Is Imaging the Way? How Patients Can Manage Lower Back Pain through Education

From a physical therapy perspective, causes of back pain can range from simple to complex, depending on a lot of variables and factors. “Simple” causes are those that we can easily identify the moment of injury and tissue involved such as a lumbar muscle strain from overloading the muscle with repetitive and exaggerated movements like frequently bending over, lifting something too heavy too fast, or any other movement or stress that surpasses the threshold the muscles can support. Healing these injuries can be more predictable and straightforward when compared to more complex cases of lower back pain. Lower back pain can be considered complex if you have been experiencing back pain for >3 months (yes *just* 3 months!!), if the pain started with no significant cause or event, if the pain is more chronic or more unpredictable, and if the pain extends beyond the back to the hip, behind the knee, or to the foot.

If you've experienced lower back pain, you may have seen your orthopedist, neurologist, or spine surgeon and been recommended to get an x-ray and MRI. When they are looking at an MRI they are looking for specific changes to the tissue, joints, and discs such as arthritis in the joints of the spine, narrowing of the spaces between the vertebrae, scoliosis, osteoporosis or bone loss in the vertebrae, a herniated disc which is when the contents in the disc bulge out of the surrounding ligament, and pinched nerves. However, and I cannot emphasize the following enough…just because there is something that shows up on your x-ray or MRI does NOT mean that is the primary cause of your pain. I’ll get back to this shortly so put a mental bookmark there.

Many times, the primary culprit of low back pain is due to habits. Usually, it's the activity or posture you do the most that is a major contributing factor to your pain. For example: sitting with your spine rounded the entire day as you stare at a computer screen, leaning on one side of your hip when you’re commuting, wearing the wrong shoes, carrying and feeding your baby on one side all day, sleeping on one side, repetitive twisting and bending without using your core, I could go on forever!

Another major reason for the increasing trend in low back pain is the work from home phenomenon. Many people “Macgyvered” a workstation out of their kitchen tables and kitchen bars, creating a perfect slouching, sitting, and forward head posture environment…a PT’s nightmare! Studies show that sitting creates up to 20-40% more load on the spine, which is increased even more with slouching. Sitting isn't the new smoking like we've been told, but sitting without changing positions and moving throughout the day definitely won't help your spine health. All this may seem obvious, but reflecting on your movement, posture, and habits could save you the hassle of visiting the doc.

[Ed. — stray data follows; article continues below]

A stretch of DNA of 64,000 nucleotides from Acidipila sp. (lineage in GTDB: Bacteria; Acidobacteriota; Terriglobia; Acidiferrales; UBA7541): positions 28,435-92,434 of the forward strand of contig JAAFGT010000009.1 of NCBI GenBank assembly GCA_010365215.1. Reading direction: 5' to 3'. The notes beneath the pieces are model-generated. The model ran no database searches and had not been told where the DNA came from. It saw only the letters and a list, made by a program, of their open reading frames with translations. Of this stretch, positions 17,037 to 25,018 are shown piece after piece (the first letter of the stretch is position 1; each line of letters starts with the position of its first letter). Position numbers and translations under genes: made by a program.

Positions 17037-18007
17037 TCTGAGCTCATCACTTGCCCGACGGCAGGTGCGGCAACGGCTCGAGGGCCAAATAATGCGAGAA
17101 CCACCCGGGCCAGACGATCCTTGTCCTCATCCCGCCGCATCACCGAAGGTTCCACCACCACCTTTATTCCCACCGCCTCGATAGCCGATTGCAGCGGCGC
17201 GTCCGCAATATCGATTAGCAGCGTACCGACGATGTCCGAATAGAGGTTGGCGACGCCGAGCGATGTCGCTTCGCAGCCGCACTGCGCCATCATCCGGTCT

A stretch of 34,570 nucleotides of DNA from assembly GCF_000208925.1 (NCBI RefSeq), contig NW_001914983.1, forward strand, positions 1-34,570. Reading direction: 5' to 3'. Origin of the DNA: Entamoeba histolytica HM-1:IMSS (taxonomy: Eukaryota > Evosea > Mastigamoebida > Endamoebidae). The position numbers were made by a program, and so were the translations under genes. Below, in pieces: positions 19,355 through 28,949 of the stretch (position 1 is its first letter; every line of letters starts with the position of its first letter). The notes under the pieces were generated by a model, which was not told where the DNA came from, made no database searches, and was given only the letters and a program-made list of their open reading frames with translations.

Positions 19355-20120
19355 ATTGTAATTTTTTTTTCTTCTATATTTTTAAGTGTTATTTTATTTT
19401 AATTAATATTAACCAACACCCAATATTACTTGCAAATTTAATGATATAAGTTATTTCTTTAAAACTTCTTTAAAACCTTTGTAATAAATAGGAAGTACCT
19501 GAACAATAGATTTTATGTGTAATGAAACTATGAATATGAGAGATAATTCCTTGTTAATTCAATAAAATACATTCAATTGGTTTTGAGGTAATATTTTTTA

"up to 97% of patients without symptoms of low back pain have bulging discs or degenerative disc disease"

Okay, now back to imaging, ready for this rant? Brace yourself! Imaging is not necessarily the answer. In a 2020 study by Jacobs et. al, the authors concluded that patients who had an MRI performed earlier in their episode of lower back pain had a higher rate of undergoing spinal surgery and taking prescribed opioids. Even worse is that these participants reported a higher intensity of pain one year after surgery versus those who did not have an MRI early in their care. Interestingly, other studies have indicated that up to 97% of patients without symptoms of low back pain have bulging discs or degenerative disc disease, indicating that positive findings on imaging do not correlate with pain. A positive finding on an MRI isn't necessarily the source of your pain because these findings are so common in the general population. Two other large studies concluded that patients that received imaging without sufficient indication for it did not have better outcomes in terms of pain, function, and quality of life as compared to control groups who did not receive imaging.

Another interesting fact is that 6 out of 10 asymptomatic middle-aged people who receive imaging have positive findings such as disc bulges, but would never know otherwise. Basically, what we know based on the evidence is that positive findings on an MRI are totally normal. Changes to our connective tissue are normal. That's why so many people have positive findings on their MRIs, even when they don't have any back pain, sciatica, or changes in function. Changes to our ligaments, discs, and joints are as normal and expected as getting wrinkles on our skin as we age.

individuals who chose advanced imaging instead of physical therapy were more likely to undergo surgery, receive injections, have more ER visits, and to consult with multiple specialists